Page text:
#ScenicSaturday 16/July/22

Soft chalk, laid down over millennia by the shells of billions and billions of sea creatures, curves out into the North Sea to form Flamborough Head. Time has brought the tides and storms to crash against the land and break the white stone off to form the beach below. On top, the layer of clay and soil remains a fertile medium to grow crops and graze livestock. Slowly, the restless waves wash away the cliffs, forming caves to collapse and give back the land to the hungry sea. As those tides rise and storms grow more fierce how many more years before the barrier is cut away?


Daily posts on natural beauty are hard to sustain if I’m to get on with my normal writing, so I’ve opted for a weekly one. Sometimes, they’ll include sympathetic built structures, and sometimes I’ll add words. I hope you’ll continue to comment, like, and share so we spread the joy of natural beauty to as many people as possible. It just might persuade some to join the cause and fight to stop the coming climate emergency and species extinction.


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12 thoughts on “#ScenicSaturday 16/July/22

  1. Yes, I understand the differences, having lived in Germany and also having spent a lot of time in the UK when I was growing up. 35-40 is quite normal here for July and August, and our infrastructure is ready for it, including with ac almost everywhere you go. But 46-47? Yikes. That was hot, and we didn’t have humidity. The forest fires were brutal (and lead to landslides and floods when the autumn rains came).

    Of course, now we’re hearing all kinds of concerns about climate change, but we heard that last year, too, and no movement occurred, again. No surprise, really.

    Don’t forget about lukewarm showers or baths or dunking your feet in cool water; moving more slowly, drinking lots, a cool cloth on the back of your neck (keep one in your freezer) – they all can help. Glad to hear that Valerie likes it! Cheers.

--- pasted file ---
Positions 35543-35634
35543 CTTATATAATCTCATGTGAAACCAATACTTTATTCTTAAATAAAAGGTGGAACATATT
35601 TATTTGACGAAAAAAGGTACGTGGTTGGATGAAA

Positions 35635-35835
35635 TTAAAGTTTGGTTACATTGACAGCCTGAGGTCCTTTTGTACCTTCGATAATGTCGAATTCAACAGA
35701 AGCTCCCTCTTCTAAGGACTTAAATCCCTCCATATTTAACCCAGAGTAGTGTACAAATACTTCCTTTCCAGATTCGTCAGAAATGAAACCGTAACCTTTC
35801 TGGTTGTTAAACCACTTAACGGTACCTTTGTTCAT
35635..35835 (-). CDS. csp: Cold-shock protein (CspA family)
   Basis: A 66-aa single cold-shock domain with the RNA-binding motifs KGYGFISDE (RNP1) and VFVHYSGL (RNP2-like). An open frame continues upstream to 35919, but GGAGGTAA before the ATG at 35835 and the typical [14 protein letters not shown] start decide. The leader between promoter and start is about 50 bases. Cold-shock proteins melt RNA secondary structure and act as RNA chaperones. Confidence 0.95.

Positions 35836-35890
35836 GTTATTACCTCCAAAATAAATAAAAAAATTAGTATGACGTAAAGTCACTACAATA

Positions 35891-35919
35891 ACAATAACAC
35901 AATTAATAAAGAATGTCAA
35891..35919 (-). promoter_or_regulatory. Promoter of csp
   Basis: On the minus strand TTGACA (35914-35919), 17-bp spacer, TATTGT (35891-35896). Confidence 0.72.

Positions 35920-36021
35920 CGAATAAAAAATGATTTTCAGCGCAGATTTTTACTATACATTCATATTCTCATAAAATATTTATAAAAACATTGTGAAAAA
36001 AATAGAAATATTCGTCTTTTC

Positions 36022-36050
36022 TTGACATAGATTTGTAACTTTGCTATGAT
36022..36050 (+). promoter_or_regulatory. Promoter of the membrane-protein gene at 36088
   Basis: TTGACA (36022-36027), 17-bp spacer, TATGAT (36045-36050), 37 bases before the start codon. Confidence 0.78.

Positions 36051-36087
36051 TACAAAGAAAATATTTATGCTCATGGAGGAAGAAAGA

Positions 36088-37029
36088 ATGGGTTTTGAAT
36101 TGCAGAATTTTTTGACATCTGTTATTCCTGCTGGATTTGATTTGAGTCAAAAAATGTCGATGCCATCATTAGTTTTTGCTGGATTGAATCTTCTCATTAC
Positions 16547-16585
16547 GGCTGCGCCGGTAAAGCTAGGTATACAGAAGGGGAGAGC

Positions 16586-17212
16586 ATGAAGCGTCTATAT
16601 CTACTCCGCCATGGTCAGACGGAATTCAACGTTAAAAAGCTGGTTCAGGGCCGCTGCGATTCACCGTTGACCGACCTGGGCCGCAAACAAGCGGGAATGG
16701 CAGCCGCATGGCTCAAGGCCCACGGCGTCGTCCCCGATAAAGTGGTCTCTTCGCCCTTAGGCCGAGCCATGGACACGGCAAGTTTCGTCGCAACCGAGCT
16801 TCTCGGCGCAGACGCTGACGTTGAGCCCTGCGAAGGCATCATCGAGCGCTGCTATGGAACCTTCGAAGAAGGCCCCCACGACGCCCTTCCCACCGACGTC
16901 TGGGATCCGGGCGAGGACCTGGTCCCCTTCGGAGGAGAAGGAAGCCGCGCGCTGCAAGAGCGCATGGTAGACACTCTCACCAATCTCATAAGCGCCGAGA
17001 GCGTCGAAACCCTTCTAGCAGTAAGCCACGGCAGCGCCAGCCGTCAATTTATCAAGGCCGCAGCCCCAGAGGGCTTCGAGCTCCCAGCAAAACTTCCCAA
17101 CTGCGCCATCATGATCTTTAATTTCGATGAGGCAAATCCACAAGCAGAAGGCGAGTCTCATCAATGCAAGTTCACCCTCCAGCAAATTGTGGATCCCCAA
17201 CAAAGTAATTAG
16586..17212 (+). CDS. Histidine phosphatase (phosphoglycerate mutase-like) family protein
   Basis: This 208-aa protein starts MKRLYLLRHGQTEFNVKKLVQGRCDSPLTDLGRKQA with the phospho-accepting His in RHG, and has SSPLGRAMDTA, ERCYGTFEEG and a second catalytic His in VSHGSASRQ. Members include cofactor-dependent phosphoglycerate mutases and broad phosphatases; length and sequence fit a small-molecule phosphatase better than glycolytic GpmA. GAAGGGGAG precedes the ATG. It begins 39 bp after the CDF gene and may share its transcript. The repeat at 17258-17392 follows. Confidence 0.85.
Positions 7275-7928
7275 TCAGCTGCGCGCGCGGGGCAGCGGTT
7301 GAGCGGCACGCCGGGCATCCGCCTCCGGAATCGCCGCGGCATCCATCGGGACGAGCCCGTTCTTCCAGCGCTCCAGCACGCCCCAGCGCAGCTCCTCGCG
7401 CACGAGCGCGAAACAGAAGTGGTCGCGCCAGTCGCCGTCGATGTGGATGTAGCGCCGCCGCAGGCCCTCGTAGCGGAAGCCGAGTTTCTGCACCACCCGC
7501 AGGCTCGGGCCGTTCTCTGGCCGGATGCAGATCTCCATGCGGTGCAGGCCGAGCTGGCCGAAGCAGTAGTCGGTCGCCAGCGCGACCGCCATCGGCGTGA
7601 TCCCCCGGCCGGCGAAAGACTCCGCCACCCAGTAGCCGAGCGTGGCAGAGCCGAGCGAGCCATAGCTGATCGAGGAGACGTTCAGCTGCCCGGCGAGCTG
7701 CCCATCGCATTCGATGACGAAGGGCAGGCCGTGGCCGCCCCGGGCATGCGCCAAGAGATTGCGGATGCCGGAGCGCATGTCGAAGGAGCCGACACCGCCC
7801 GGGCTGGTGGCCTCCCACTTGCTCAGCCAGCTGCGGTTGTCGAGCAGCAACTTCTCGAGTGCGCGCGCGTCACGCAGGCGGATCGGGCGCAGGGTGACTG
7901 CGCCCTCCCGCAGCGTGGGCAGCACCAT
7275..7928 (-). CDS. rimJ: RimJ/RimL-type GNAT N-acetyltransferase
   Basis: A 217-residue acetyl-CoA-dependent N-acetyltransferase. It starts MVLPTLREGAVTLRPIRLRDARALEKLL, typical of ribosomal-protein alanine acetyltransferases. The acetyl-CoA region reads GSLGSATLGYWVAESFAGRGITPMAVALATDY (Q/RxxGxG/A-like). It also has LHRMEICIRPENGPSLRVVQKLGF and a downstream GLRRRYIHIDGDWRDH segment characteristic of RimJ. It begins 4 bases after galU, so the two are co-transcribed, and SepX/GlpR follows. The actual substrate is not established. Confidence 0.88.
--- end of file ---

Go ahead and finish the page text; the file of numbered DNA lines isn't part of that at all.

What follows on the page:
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    1. Thanks, Lynette. We had lukewarm showers. As for moving more slowly, my arthritis ensures that! Lots of water consumed from the filtered water we store in re-usable glass bottles in the fridge, and we are taking our walks when the temperature drops each day. Looks as though we’ll be getting back to our normal seasonal temperatures in a day or so, but I expect some peaks and troughs, of course.
      As for the politicians and commerce actually doing something to both accommodate and prevent climate change, that’s not going to happen, with our current system, unless it financially rewards those with the power. And that rather raises the question of how we remove that power from those who fail to deserve it and give it to the people instead. Perhaps the one thing this heatwave has finally done is raise awareness of the reality in many who have previously ignored or denied the science.

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      1. I read a piece in the Globe and Mail about how hard air travel is on our environment and have excerpted it:

        According to the David Suzuki Foundation, fossil-fuel emissions from flights stay in the atmosphere and will continue to warm it for hundreds of years; by 2050, a quarter of all carbon emissions could be from flying. To put things into context: You’d have to drive your car for a year to match the emissions produced from a single flight from Toronto to Barcelona.